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AIDS Res Treat. 2012; 2012: 186987.
Published online Mar 21, 2012. doi:  10.1155/2012/186987
PMCID: PMC3318205
Pharmacokinetics and Pharmacodynamics of Darunavir and Etravirine in HIV-1–Infected, Treatment-Experienced Patients in the Gender, Race, and Clinical Experience (GRACE) Trial
Thomas Kakuda, 1 * Vanitha Sekar, 1 Peter Vis, 2 Bruce Coate, 3 Robert Ryan, 3 David Anderson, 4 Guy De La Rosa, 4 and Joseph Mrus 4
1Janssen Research & Development, LLC., Clinical Pharmacology, 1125 Trenton-Harbourton Road, Titusville, NJ 08560, USA
2Janssen Infectious Diseases BVBA, Clinical Pharmacology, Turnhoutseweg 30, B-2340 Beerse, Belgium
3Janssen Research & Development, LLC., Medical Affairs Biometrics, 1125 Trenton-Harbourton Road, Titusville, NJ 08560, USA
4Janssen Services, LLC., Clinical Affairs, 1125 Trenton-Harbourton Road, Titusville, NJ 08560, USA
*Thomas Kakuda: tkakuda/at/its.jnj.com
Academic Editor: Qing Ma
Received October 12, 2011; Accepted November 29, 2011.
Abstract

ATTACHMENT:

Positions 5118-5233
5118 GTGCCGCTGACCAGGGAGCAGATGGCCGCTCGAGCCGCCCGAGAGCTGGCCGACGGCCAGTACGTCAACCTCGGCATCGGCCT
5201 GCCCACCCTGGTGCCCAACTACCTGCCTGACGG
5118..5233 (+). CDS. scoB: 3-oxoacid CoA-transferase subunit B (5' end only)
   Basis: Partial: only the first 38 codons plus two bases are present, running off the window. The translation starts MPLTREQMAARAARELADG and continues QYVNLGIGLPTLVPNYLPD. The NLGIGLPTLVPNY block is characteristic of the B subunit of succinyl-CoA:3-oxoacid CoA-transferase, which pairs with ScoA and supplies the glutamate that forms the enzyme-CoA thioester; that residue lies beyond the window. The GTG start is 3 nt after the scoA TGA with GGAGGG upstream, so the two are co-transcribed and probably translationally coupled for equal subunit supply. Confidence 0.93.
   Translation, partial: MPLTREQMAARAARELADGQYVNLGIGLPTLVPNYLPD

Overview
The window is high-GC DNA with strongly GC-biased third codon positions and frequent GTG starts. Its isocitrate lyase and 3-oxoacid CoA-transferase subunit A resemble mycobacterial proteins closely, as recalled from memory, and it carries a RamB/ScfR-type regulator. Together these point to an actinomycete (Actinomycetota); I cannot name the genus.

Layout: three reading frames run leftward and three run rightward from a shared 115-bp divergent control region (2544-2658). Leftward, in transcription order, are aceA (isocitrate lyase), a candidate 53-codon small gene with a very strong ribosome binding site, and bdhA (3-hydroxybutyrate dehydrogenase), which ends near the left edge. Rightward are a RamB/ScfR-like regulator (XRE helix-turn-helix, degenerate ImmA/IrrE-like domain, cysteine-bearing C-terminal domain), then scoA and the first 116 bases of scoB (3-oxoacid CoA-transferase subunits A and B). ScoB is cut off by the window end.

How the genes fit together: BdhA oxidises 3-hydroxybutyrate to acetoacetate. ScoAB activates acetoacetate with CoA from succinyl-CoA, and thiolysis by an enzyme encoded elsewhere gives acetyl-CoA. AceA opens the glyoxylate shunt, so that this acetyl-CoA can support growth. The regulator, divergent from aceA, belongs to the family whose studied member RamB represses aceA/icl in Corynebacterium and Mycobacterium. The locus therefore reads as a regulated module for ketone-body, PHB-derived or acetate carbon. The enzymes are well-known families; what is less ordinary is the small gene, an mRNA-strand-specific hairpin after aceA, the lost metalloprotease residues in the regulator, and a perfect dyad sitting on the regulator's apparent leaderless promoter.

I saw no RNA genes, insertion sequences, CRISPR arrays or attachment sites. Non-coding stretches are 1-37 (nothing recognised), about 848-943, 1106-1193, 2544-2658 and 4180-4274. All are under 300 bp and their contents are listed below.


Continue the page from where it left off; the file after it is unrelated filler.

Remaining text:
Objectives. Evaluation of pharmacokinetics and pharmacodynamics of darunavir and etravirine among HIV-1–infected, treatment-experienced adults from GRACE, by sex and race. Methods. Patients received darunavir/ritonavir 600/100mg twice daily plus other antiretrovirals, which could include etravirine 200mg twice daily. Population pharmacokinetics for darunavir and etravirine were determined over 48 weeks and relationships assessed with virologic response and safety. Rich sampling for darunavir, etravirine, and ritonavir was collected in a substudy at weeks 4, 24, and 48. Results. Pharmacokinetics were estimated in 376 patients for darunavir and 190 patients for etravirine. Median darunavir AUC12h and C0h were 60,642ng·h/mL and 3624ng/mL, respectively; and for etravirine were 4183ng · h/mL and 280ng/mL, respectively. There were no differences in darunavir or etravirine AUC12h or C0h by sex or race. Age, body weight, or use of etravirine did not affect darunavir exposure. No relationships were seen between darunavir pharmacokinetics and efficacy or safety. Patients with etravirine exposure in the lowest quartile generally had lower response rates. Rich sampling showed no time-dependent relationship for darunavir, etravirine, or ritonavir exposure over 48 weeks. Conclusions. Population pharmacokinetics showed no relevant differences in darunavir or etravirine exposure by assessed covariates. Lower etravirine exposures were associated with lower response rates.
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